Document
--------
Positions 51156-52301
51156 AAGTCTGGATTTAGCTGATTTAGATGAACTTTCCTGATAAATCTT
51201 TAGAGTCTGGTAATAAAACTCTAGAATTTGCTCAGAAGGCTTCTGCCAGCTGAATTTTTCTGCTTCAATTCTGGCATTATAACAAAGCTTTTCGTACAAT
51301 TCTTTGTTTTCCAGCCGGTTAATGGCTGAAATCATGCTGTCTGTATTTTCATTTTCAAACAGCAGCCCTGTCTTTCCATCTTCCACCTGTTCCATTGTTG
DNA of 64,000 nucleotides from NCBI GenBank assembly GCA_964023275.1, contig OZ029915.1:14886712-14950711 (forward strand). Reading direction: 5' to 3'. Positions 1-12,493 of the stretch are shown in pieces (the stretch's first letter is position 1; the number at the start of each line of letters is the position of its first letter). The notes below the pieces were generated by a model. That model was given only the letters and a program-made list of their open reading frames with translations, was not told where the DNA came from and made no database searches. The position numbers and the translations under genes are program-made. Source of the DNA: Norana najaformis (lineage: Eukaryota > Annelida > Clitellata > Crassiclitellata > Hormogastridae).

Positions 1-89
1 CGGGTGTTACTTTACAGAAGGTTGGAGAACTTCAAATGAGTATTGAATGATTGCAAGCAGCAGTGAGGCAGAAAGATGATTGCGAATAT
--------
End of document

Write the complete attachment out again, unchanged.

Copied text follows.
Positions 51156-52301
51156 AAGTCTGGATTTAGCTGATTTAGATGAACTTTCCTGATAAATCTT
51201 TAGAGTCTGGTAATAAAACTCTAGAATTTGCTCAGAAGGCTTCTGCCAGCTGAATTTTTCTGCTTCAATTCTGGCATTATAACAAAGCTTTTCGTACAAT
51301 TCTTTGTTTTCCAGCCGGTTAATGGCTGAAATCATGCTGTCTGTATTTTCATTTTCAAACAGCAGCCCTGTCTTTCCATCTTCCACCTGTTCCATTGTTG
DNA of 64,000 nucleotides from NCBI GenBank assembly GCA_964023275.1, contig OZ029915.1:14886712-14950711 (forward strand). Reading direction: 5' to 3'. Positions 1-12,493 of the stretch are shown in pieces (the stretch's first letter is position 1; the number at the start of each line of letters is the position of its first letter). The notes below the pieces were generated by a model. That model was given only the letters and a program-made list of their open reading frames with translations, was not told where the DNA came from and made no database searches. The position numbers and the translations under genes are program-made. Source of the DNA: Norana najaformis (lineage: Eukaryota > Annelida > Clitellata > Crassiclitellata > Hormogastridae).

Positions 1-89
1 CGGGTGTTACTTTACAGAAGGTTGGAGAACTTCAAATGAGTATTGAATGATTGCAAGCAGCAGTGAGGCAGAAAGATGATTGCGAATAT